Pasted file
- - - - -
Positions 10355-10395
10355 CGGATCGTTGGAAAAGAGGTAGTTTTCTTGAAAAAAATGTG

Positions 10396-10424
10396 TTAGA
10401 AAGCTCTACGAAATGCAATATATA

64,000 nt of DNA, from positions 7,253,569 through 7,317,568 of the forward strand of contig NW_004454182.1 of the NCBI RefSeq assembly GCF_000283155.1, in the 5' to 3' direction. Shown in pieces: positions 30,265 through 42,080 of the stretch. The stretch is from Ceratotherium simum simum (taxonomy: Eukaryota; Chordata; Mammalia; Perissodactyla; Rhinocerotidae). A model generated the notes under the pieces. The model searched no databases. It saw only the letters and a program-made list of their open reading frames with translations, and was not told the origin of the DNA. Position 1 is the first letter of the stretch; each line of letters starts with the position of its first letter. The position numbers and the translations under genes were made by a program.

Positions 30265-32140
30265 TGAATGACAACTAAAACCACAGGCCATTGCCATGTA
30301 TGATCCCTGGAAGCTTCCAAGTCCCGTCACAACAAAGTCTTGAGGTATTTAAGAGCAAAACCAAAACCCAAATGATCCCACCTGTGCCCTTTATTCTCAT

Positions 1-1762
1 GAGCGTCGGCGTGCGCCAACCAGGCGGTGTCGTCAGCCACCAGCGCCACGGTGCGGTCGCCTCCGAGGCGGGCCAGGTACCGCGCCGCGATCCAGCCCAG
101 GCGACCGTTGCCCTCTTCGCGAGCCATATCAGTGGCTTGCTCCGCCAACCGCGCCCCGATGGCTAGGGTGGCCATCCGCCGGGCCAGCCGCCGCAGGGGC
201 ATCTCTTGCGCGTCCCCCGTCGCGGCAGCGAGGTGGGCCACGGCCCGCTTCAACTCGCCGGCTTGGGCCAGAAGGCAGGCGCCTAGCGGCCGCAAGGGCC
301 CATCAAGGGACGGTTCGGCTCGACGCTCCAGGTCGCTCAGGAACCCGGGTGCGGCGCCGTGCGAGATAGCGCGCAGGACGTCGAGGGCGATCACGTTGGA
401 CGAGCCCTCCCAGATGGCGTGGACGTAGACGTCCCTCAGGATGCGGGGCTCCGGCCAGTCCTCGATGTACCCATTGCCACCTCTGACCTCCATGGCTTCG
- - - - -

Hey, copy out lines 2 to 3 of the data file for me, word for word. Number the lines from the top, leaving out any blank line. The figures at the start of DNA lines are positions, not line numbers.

10355 CGGATCGTTGGAAAAGAGGTAGTTTTCTTGAAAAAAATGTG

Positions 10396-10424